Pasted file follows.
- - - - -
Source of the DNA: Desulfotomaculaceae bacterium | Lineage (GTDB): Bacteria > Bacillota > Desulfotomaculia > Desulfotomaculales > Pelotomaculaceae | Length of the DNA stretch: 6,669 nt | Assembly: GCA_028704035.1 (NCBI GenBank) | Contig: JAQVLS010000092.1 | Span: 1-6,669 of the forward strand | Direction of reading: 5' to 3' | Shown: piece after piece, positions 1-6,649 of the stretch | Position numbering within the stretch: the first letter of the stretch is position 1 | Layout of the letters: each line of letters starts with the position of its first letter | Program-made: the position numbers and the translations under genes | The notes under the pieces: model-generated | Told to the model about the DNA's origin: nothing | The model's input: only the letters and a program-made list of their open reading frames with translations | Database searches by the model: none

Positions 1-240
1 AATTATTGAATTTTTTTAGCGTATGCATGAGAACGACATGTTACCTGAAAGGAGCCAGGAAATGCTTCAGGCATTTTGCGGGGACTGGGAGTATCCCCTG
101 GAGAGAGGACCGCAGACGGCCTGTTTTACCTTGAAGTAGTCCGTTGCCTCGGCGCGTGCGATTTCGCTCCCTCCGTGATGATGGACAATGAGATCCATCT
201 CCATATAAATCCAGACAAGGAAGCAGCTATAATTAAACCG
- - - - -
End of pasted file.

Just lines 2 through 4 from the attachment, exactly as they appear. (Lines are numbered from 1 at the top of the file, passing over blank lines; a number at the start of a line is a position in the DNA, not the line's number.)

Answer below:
Positions 1-240
1 AATTATTGAATTTTTTTAGCGTATGCATGAGAACGACATGTTACCTGAAAGGAGCCAGGAAATGCTTCAGGCATTTTGCGGGGACTGGGAGTATCCCCTG
101 GAGAGAGGACCGCAGACGGCCTGTTTTACCTTGAAGTAGTCCGTTGCCTCGGCGCGTGCGATTTCGCTCCCTCCGTGATGATGGACAATGAGATCCATCT